Concrete Approach

Concrete Approach

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When referring to general chess principles, approaches and structures in my articles I always add a disclaimer warning that a lot depends on the particular situation. A certain method might work in 9 cases out of 9, only to fail in the 10th. A general evaluation of the position is not sufficient for choosing the right plan and move. Chess engines have revolutionized our understanding of the game; many opening lines have been reconsidered. Some positions that were previously considered strategically hopeless are now being saved by precise play. Other variations turned out to be winning. By analyzing at home using engines modern chess players are often opting for strategically risky positions if they know they can back up their play with some concrete lines.

Of course, this doesn’t mean that one shouldn’t study the classical strategic principles anymore. We can’t rely on brute force and try to calculate and evaluate all the possible continuations. And even the most uncommon and odd moves are based on some strategic concepts. Strong moves can’t be illogical.

A concrete approach is, first and foremost, not relying on platitudes. Here and there we have people claiming a two bishop advantage, all rook endgames being drawn, a bishop better than a knight in an open position and so on without even carefully assessing what’s happening on the board. Yes, one has to take note of all those factors, but it is also important to check if the calculations and your impression of what the game is going to be like support the principles. Some weaknesses might turn out to be strengths, and vice versa.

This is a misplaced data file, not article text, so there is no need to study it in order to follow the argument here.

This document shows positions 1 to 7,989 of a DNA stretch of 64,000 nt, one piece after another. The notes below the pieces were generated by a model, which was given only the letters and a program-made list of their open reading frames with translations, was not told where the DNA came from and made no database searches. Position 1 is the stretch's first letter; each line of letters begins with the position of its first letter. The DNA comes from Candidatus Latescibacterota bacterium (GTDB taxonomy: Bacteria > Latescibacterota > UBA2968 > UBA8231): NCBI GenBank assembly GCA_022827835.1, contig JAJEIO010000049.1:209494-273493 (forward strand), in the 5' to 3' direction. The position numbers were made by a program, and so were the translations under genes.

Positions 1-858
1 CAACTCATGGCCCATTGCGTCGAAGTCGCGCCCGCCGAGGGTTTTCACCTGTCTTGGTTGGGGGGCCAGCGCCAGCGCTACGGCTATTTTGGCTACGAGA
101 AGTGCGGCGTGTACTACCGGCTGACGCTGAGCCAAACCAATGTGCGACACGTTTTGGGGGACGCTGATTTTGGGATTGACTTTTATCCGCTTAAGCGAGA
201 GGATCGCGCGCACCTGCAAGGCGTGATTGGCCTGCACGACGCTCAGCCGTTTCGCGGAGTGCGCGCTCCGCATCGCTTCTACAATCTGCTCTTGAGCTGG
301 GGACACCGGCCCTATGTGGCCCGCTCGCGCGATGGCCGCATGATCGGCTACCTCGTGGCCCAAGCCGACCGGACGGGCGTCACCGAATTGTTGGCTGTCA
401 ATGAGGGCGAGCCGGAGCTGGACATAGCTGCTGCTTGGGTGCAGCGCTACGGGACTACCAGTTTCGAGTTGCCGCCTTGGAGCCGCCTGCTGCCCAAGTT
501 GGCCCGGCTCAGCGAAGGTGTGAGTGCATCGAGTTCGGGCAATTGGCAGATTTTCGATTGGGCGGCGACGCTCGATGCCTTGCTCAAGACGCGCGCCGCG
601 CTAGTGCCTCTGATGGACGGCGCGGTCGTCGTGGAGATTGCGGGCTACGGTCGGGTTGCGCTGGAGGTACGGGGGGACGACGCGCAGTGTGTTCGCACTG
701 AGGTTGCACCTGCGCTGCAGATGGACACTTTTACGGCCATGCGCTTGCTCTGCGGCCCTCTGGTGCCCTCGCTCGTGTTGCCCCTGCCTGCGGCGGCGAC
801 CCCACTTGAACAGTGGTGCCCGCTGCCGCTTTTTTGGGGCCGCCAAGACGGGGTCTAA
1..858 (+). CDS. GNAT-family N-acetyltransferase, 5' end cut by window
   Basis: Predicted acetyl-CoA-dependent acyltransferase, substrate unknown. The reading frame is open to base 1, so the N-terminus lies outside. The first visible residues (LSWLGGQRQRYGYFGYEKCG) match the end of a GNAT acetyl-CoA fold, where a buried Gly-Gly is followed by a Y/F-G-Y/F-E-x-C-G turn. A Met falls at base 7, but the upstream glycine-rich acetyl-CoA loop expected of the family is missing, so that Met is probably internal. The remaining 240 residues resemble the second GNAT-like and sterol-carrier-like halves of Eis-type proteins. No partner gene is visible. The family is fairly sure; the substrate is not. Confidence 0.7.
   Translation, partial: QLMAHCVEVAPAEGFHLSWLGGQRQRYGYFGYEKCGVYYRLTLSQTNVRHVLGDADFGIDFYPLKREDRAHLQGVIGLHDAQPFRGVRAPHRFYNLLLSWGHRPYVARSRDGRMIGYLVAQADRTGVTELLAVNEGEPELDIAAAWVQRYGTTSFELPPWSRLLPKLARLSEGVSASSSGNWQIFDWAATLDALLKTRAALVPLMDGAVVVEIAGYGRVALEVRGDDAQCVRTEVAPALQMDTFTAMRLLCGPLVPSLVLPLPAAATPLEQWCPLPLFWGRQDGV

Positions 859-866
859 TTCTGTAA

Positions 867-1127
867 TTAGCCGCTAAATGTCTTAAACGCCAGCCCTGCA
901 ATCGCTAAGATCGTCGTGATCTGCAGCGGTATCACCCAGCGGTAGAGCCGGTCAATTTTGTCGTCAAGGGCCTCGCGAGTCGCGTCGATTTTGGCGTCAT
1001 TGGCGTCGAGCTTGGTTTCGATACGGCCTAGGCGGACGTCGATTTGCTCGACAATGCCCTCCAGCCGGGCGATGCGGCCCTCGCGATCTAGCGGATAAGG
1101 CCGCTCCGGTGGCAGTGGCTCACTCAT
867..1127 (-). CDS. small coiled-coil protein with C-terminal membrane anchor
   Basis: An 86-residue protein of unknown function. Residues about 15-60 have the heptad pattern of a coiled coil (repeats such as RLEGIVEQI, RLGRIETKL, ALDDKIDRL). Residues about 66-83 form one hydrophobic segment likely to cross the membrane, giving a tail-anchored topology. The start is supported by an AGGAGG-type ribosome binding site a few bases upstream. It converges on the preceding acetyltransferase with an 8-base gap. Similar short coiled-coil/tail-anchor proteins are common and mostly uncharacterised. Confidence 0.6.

The more complicated the position, the more important it is to apply a concrete approach. The simpler it is, the more critical positional understanding is. That is one of the main reasons why young and sharp-eyed players love tactical struggles, while the seasoned veterans prefer grinding out technical endgames that are well-known to them.

The position after 1. d4 Nf6 2. c4 e6 3. Nc3 Bb4 4. Qc2 d5 5. a3 Bc3+ 6. Qc3 0-0 7. Bg5 or 4… 0-0 5. a3 Bc3+ 6. Qc3 d5 7. Bg5 has been known from the year 1930. Black has tried a lot of moves here, but only in 2009 the novelty 7…с5 was introduced. It is based on a pawn sacrifice in the main line and on severely damaging the pawn structure in one of the variations. The author of this move is Anand’s second Radoslav Wojtaszek, who used it against Alexei Dreev (both players are of 2700+ calibre). Up to this moment over 30 games have been played in this variation, including some of the very top-level ones.  Below you can view a recent game of mine featuring this line:

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